Clever accounting: our gift to the world

Willetts adviser says coalition approach to finance may shape global academy. John Morgan reports

May 16, 2013

An adviser to David Willetts has floated the idea that graduates could pay more towards their loans to fund extra places, while suggesting that the student movement may lack electoral impact because of “ugly protests”.

In an article in Contemporary British History, Nick Hillman, special adviser to the universities and science minister in the Department for Business, Innovation and Skills, also describes the off-balance-sheet nature of student loans - central to the government’s higher education policy - as “clever accounting”.

Mr Hillman positions the coalition’s reforms as successor to the income- contingent loans introduced under previous governments. He argues that the Browne review, which paved the way to scrapping teaching grant in most subjects, was “in tune with the general direction of policy over the preceding 25 years”.

Awareness of the costs of mass higher education had grown from the 1980s onwards, argues the paper, titled “From grants for all to loans for all: undergraduate finance from the implementation of the Anderson report (1962) to the implementation of the Browne report (2012)”.

In a section titled “the rationale for student loans”, Mr Hillman notes government scepticism in the 1980s about how spending on loans could save money. But he says that “clever accounting methods were devised to ensure that only the expected write-off costs of loans appeared as current public spending, rather than the full cash outlay.”

He adds that since 2010, the savings from expanding loans have helped to protect funding for schools, the NHS and pensioners’ benefits.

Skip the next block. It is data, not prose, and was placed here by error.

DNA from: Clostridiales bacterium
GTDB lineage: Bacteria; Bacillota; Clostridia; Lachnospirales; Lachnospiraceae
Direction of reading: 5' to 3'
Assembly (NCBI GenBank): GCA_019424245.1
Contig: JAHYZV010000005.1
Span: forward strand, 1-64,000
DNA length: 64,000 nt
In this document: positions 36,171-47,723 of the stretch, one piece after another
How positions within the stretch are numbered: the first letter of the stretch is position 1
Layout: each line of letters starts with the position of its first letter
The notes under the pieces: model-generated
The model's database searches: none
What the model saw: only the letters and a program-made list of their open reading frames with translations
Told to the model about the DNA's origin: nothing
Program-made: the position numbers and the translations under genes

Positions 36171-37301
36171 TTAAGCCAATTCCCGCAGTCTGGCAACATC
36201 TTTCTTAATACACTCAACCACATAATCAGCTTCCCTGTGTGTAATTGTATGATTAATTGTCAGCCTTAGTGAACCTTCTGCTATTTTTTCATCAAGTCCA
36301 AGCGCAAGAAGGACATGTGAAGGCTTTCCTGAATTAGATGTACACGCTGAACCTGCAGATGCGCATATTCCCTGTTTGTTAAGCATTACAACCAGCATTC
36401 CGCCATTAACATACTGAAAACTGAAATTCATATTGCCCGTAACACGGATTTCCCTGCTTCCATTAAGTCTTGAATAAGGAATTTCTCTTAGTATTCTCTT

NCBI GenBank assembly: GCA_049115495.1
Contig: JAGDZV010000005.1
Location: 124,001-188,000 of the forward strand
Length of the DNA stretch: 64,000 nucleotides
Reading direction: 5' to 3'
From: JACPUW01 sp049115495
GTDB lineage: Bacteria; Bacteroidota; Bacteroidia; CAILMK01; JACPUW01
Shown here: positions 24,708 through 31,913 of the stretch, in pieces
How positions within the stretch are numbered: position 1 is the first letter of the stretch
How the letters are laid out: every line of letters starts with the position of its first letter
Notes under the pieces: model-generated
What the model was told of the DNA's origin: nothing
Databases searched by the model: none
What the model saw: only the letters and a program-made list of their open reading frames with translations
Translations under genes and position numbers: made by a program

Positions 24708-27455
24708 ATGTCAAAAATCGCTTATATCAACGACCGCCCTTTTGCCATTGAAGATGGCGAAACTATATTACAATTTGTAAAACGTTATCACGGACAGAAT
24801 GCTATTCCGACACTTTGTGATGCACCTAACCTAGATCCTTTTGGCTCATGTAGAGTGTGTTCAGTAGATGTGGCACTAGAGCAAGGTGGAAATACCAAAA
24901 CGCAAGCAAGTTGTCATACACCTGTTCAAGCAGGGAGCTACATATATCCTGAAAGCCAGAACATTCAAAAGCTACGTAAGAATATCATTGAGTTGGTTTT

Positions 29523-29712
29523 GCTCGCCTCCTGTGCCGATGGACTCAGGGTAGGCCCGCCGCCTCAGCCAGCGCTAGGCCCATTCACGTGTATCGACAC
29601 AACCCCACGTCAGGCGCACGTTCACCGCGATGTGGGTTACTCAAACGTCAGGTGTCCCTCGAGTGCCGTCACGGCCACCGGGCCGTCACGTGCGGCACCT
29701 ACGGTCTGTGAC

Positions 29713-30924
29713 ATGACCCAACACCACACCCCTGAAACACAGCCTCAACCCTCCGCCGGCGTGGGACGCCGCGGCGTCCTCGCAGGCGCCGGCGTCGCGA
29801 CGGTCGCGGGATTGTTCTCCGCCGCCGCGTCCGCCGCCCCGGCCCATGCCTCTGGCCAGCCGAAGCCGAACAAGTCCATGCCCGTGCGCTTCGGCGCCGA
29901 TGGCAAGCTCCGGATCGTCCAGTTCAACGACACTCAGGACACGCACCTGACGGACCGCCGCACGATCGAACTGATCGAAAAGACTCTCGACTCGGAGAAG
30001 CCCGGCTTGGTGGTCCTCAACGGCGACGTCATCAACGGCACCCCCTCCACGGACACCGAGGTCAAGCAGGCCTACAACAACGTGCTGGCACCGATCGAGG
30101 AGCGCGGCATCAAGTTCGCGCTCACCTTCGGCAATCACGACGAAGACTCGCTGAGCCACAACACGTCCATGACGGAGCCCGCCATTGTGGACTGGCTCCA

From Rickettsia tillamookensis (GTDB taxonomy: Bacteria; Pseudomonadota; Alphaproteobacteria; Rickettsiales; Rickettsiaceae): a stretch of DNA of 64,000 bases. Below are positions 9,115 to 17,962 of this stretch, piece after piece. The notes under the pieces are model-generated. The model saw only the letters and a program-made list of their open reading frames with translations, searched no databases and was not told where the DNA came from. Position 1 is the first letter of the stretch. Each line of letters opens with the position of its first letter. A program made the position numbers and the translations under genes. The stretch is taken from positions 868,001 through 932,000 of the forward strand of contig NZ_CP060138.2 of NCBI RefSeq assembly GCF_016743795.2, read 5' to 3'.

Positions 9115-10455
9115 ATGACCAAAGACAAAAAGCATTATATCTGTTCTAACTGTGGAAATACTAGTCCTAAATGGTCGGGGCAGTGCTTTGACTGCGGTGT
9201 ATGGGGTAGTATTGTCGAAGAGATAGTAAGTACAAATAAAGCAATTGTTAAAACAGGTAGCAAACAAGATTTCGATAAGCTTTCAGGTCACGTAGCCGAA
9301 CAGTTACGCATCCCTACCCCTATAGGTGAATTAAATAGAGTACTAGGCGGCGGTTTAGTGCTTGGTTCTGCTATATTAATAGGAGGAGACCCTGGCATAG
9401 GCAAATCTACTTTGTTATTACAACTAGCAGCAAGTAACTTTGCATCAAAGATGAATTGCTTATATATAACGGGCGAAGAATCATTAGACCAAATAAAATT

Mr Hillman argues that while student finance issues may affect elections in individual constituencies, their overall impact is easily exaggerated.

“Perhaps the student movement, which has proved susceptible to political activists prone to ugly protests, [seems] unworthy,” he suggests.

Looking at the challenges of widening access to higher education in financially constrained times, he writes: “One way to square this circle would be to reduce further the cost of each student for government - for example by securing higher loan repayment rates - and then recycling some or all of the savings within higher education.”

He notes that Browne “recommended 30,000 extra student places each year”. Mr Hillman concludes that internationally, “it is reasonable to foresee some harmonisation of student support systems along English lines”.

He adds that “the key question about the latest round of changes to undergraduate finance in England may not be whether the reforms survive but the extent to which other countries seek to emulate them”.

john.morgan@tsleducation.com

You've reached your article limit

Register to continue

Registration is free and only takes a moment. Once registered you can read a total of 6 articles each month, plus:

  • Sign up for the editor's highlights
  • Receive World University Rankings news first
  • Get job alerts, shortlist jobs and save job searches
  • Participate in reader discussions and post comments
Register

Have your say

Log in or register to post comments

Featured Jobs

Professor-Keith Cameron Chair of Australian History UNIVERSITY COLLEGE DUBLIN (UCD)
Senior Procurement Officer UNIVERSITY OF THE WEST OF SCOTLAND
Clinician, Small Animal Emergency Services UNIVERSITY COLLEGE DUBLIN (UCD)
Director COVENTRY UNIVERSITY COLLEGE

Most Commented

question marks PhD study

Selecting the right doctorate is crucial for success. Robert MacIntosh and Kevin O'Gorman share top 10 tips on how to pick a PhD

India, UK, flag

Sir Keith Burnett reflects on what he learned about international students while in India with the UK prime minister

Pencil lying on open diary

Requesting a log of daily activity means that trust between the institution and the scholar has broken down, says Toby Miller

Construction workers erecting barriers

Directly linking non-EU recruitment to award levels in teaching assessment has also been under consideration, sources suggest

Application for graduate job
Universities producing the most employable graduates have been ranked by companies around the world in the Global University Employability Ranking 2016